by Mark Kaye

In the centre of the town square stood a fountain in the middle of which was a statue of a giant conch adorned with twisted ivy and grape vine. Water poured from the top of the conch to a basin of coloured tiles that depicted three figures sleeping on a hillside. Food and wine jugs were scattered across a table and over the grass. Under the conch an inscription read: No place on earth compares to this/For sheer delightfulness and bliss.

Roisin Daly passed the fountain without consideration, walking straight to the café situated at the far end of the square facing the beach and beyond that, the ocean. Sitting down in one of the wicker chairs she lit a cigarette and stared across the square, past the fountain and towards the palm trees that lined the shore. She daydreamed of rivers of oil, milk, honey and wine, pouring down from the mountains to the north and polluting the ocean with their luxury.

To her left an elderly man sat, in khaki shorts and a green button-down shirt, drinking a small beer. He turned to face her and smiled. ‘The ocean is beautiful today isn’t it?’ She returned his smile and explaining that she did not speak Portuguese, apologised to him. Turning away, she began to count the palms. ‘The ocean is very calm today, there is almost no wind.’ He said again, this time in English. She looked over the bay; the ocean was rough and turbulent and away from the beaches it beat against the cliffs. Momentarily mesmerised by the swill of the water that appeared to move violently and without direction, she forgot to respond to the old man. ‘Well, how does it look to you?’ ‘We must be looking at different oceans, I’m afraid it looks very rough to me’ Roisin responded. ‘Yes, on this side of the bay the ocean is very rough, but I am looking at the other side of the bay where it is calm and beautiful. That is where I spend most of my time, I don’t like the roughness here, I am only here today as an exception.’

‘But’, she said, ‘this town is so wonderful, the square, the beach, the palm trees; it’s beautiful.’ ‘Yes’ came the response from the old man ‘this place has palm trees, but it is not paradise, be careful not to be deluded by it. You should try the other side. There are no bars or places to drink there, but it is really beautiful and very peaceful.’ At this he finished his beer and stood up and without crossing the square left up a cobbled side street towards the ancient quarter of the town. As he went he sang to himself ‘without worry, work or care, the food is good, the drink flows free… it’s true without a doubt, I swear, no earthly country could compare; under heaven no land but this, has such abundant joy and bliss.’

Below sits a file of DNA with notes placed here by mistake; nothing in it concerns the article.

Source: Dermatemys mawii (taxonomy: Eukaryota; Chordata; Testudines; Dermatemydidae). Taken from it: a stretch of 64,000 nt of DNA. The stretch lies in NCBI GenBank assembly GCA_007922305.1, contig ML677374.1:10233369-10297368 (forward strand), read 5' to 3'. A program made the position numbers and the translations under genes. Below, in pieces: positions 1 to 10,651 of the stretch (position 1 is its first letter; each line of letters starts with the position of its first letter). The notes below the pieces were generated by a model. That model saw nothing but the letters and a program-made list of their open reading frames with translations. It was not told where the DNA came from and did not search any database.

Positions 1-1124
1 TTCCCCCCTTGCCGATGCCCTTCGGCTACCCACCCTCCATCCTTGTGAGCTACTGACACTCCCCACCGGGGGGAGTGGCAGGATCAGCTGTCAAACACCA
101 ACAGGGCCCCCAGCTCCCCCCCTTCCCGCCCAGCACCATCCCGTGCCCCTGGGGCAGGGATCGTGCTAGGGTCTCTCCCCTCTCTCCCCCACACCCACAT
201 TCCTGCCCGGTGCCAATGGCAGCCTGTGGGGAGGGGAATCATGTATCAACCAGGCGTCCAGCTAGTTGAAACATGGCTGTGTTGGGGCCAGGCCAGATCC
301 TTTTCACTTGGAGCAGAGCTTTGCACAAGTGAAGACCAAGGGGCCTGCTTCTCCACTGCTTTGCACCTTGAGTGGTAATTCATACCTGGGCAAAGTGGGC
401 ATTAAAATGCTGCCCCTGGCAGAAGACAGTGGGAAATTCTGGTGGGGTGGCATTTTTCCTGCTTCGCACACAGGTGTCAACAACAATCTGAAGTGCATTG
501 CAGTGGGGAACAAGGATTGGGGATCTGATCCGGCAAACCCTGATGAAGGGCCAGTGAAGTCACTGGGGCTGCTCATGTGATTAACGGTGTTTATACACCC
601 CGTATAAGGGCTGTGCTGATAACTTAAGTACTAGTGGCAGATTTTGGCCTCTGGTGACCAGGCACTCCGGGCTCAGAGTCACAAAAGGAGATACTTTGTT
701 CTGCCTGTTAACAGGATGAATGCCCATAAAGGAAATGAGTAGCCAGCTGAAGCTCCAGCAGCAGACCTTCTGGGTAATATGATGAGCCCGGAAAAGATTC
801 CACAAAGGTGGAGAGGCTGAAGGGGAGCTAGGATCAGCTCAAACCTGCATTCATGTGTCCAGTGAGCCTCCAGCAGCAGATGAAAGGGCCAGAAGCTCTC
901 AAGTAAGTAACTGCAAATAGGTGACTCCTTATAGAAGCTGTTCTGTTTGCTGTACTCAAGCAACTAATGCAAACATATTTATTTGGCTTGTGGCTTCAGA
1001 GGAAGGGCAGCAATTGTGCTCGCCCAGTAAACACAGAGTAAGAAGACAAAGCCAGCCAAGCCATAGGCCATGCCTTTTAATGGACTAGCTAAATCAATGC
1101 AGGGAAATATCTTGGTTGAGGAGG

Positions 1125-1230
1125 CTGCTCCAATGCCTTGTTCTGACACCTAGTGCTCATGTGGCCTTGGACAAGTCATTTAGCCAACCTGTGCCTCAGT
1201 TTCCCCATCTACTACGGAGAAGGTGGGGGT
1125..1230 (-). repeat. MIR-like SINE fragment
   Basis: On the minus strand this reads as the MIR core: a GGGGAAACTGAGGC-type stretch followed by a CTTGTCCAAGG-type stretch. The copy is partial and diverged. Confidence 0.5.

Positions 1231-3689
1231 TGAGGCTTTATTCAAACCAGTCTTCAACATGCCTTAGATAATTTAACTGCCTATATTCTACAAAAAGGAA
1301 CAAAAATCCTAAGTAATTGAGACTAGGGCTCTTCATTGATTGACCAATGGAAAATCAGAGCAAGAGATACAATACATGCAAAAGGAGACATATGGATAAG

Watching the old man saunter away, Roisin ordered another beer and a Jameson whisky. She stayed and drank until the sun began to set at which point she moved inside and took a seat at the long chrome bar. Inside the bar the staff themselves were as drunk as their customers, some bounced from the floor to the ceiling as they poured, without spilling their drinks, until their bodies became sore and tired and they retreated into the bathrooms to move powdered goods from their jean pockets to their noses.

Roisin looked around her, observing the staff and other patrons. The café was teeming with people, of all nationalities, in various states of inebriation. She considered their stories and the events that had brought them to that place. She was quickly made anxious by this and so started on the café itself. It was a large space but crowded with old furniture so that there was little standing room other than a corridor between the tables and chairs that led to the toilets. A small stage had been built in the left back corner at the end of the corridor between the tables and a small space was reserved for dancing. Despite the strength of the sun outside, little light penetrated the stained-glass windows. The long chrome bar was populated with draft beer taps and boxes of straws and napkins. The shelves on the back wall were filled with various spirits and snacks.  Hanging on either side of the shelves, framing the bar space, were paintings of seascapes done in the Dutch style. The painting that hung on the left depicted a fishing boat struggling against a violent storm, white foaming waves beat against its sides, while the characters on the boat struggled with their nets. The one on the left showed calm waters and the sun shining through fluffy bubbles of cloud. Ships moved gently through the waters without leaving marks in the water. For a lack of wind the sailors were rowing, struggling against the weight of their ship and the density of the still waters.